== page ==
Operations managers direct the daily functions of an organisation to ensure that it meets its long-term strategies and goals.
They oversee high level factors like process improvement, planning, headcount and budgeting, to ensure that their employer’s business is running as efficiently as possible.
This in-depth guide features a full operations manager job description and everything else you need to know about the role, such as average salary, skills, qualifications, opportunities for career progression and more.
- Operations manager job description
- How much do operations managers earn?
- What does an operations manager do?
- Requirements, skills and qualifications
- Who employs operations managers?
- Which junior jobs progress to operations manager roles?
Operations manager job description
Operations Manager | Village Stores Ltd
About Village Stores Ltd
Here at Village Stores Our stores span suburbs, towns and villages across the UK and are run by locals, for locals. We provide the essentials, serve with a smile and passionately support local schools, charities and suppliers.
About the role
As Operations Manager, you will be responsible for managing the operations of several stores in your area to ensure that the company meets annual strategy plans, runs an efficient service as possible and maximises profitability – you will report to the operations director.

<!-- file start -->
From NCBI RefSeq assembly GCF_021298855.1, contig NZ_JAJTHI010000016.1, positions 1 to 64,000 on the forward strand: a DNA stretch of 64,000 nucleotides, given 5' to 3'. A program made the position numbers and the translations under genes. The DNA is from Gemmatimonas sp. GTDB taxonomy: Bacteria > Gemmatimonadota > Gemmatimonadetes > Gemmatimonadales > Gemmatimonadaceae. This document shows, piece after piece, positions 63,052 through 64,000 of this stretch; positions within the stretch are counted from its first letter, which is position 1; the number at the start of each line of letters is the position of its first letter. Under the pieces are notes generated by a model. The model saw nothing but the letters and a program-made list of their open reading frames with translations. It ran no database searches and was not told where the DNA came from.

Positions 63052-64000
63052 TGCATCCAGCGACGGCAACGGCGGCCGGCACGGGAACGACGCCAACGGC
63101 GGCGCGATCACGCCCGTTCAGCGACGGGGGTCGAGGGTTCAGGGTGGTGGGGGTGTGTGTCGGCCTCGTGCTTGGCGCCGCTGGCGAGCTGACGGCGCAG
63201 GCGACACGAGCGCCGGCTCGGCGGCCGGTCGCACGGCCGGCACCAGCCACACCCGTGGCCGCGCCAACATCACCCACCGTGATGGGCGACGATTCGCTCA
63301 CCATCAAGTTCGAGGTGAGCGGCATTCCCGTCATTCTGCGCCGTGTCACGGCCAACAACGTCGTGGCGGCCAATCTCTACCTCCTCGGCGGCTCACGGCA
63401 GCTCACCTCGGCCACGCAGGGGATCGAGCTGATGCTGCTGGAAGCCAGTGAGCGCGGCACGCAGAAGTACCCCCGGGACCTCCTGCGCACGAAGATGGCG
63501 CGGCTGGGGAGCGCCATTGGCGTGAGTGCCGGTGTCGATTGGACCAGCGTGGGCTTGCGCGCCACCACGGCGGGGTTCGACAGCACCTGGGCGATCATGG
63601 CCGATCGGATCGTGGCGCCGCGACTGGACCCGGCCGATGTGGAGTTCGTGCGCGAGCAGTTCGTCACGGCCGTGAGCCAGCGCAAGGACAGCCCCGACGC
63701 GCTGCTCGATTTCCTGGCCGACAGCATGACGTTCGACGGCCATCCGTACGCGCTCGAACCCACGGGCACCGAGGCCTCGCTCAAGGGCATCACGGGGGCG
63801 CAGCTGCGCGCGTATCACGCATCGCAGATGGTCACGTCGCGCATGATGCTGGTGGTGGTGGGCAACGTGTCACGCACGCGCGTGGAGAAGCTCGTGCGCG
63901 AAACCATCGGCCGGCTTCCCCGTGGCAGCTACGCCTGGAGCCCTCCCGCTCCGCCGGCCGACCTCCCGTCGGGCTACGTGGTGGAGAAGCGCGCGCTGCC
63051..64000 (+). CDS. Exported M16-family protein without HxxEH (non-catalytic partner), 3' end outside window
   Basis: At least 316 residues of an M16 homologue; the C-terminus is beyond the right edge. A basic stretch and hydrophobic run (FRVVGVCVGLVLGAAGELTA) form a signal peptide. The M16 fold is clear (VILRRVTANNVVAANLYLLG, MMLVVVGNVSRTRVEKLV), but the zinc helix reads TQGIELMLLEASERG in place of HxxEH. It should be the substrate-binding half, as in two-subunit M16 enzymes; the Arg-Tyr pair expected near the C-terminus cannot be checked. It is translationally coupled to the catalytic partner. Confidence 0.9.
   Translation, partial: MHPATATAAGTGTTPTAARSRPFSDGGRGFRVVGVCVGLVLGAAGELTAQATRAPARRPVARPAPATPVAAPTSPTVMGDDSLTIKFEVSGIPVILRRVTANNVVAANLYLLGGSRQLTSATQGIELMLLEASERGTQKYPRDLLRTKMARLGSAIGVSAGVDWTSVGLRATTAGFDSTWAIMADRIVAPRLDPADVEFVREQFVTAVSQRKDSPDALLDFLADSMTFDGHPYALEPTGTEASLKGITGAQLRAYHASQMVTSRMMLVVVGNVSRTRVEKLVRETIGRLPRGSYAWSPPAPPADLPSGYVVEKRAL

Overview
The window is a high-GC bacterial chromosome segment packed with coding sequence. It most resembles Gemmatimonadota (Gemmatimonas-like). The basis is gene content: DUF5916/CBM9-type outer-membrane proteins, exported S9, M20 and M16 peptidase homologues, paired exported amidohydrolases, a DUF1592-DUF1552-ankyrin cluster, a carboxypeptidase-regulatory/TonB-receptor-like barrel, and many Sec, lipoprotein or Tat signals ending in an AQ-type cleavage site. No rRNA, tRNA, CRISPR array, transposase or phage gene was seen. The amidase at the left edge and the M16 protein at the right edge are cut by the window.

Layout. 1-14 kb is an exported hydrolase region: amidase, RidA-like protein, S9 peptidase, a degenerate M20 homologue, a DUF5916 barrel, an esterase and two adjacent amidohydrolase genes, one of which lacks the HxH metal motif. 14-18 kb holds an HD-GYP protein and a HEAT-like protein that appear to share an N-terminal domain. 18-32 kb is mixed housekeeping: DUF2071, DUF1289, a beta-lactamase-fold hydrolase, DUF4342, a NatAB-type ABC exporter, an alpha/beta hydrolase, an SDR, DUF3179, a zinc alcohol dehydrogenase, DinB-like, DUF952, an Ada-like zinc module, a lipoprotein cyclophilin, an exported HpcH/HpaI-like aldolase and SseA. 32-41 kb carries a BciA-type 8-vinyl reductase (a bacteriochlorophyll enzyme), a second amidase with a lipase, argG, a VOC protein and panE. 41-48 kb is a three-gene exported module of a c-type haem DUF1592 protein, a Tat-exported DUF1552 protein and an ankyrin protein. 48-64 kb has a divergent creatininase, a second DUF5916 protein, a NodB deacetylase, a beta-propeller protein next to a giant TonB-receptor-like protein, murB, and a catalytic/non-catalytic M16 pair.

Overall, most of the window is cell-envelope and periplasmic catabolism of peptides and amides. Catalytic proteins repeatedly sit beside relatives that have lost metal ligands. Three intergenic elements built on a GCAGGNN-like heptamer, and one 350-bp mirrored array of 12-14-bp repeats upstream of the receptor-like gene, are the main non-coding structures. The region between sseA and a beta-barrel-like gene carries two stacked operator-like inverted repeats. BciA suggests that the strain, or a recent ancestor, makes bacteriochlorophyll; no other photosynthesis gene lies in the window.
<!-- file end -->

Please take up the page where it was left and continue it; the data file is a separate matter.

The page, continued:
- Creating, implementing and monitoring clear goals and KPIs for individual stores
- Challenging store plans, processes and strategies to ensure optimal operational success
- Planning and delivering process improvement and business change projects
- Leading the budgets for regional operations and monitoring the budget/forecast performance
- Taking full responsibility for regional profit & loss, focusing on driving sales and profits and delivering the highest quality customer experience in assigned stores.
- Maximising the efficiency of our local store managers, encouraging them to deliver operational excellence by developing their personal and business skills through training
- Reviewing store manager’s progress, including sales and profit targets, by carrying out regular business development review meetings.
- Managing headcount across multiple stores and warehouses whilst leading recruitment campaigns to secure the best talent in the industry
- Ensuring Village Store’s company guidelines, alongside policies and procedures relating to health and safety, are met across all assigned stores.
Location & commitments
- Full-time, permanent role based primarily in our Altrincham office.
- Regular travel to stores within the Greater Manchester area.
- 5 hours per week, with flexi-time available between 8am and 6pm.
- Regular evening and weekend overtime expected, in line with project delivery and deadlines.
- 3 years+ experience in a food retail/supermarket operations role.
- Significant project, process and change management experience.
- Commercially minded, with a thorough understanding of profit and loss in regards to the influence of operating factors.
- A collaborative team player – passionate about team success as well as individual performance.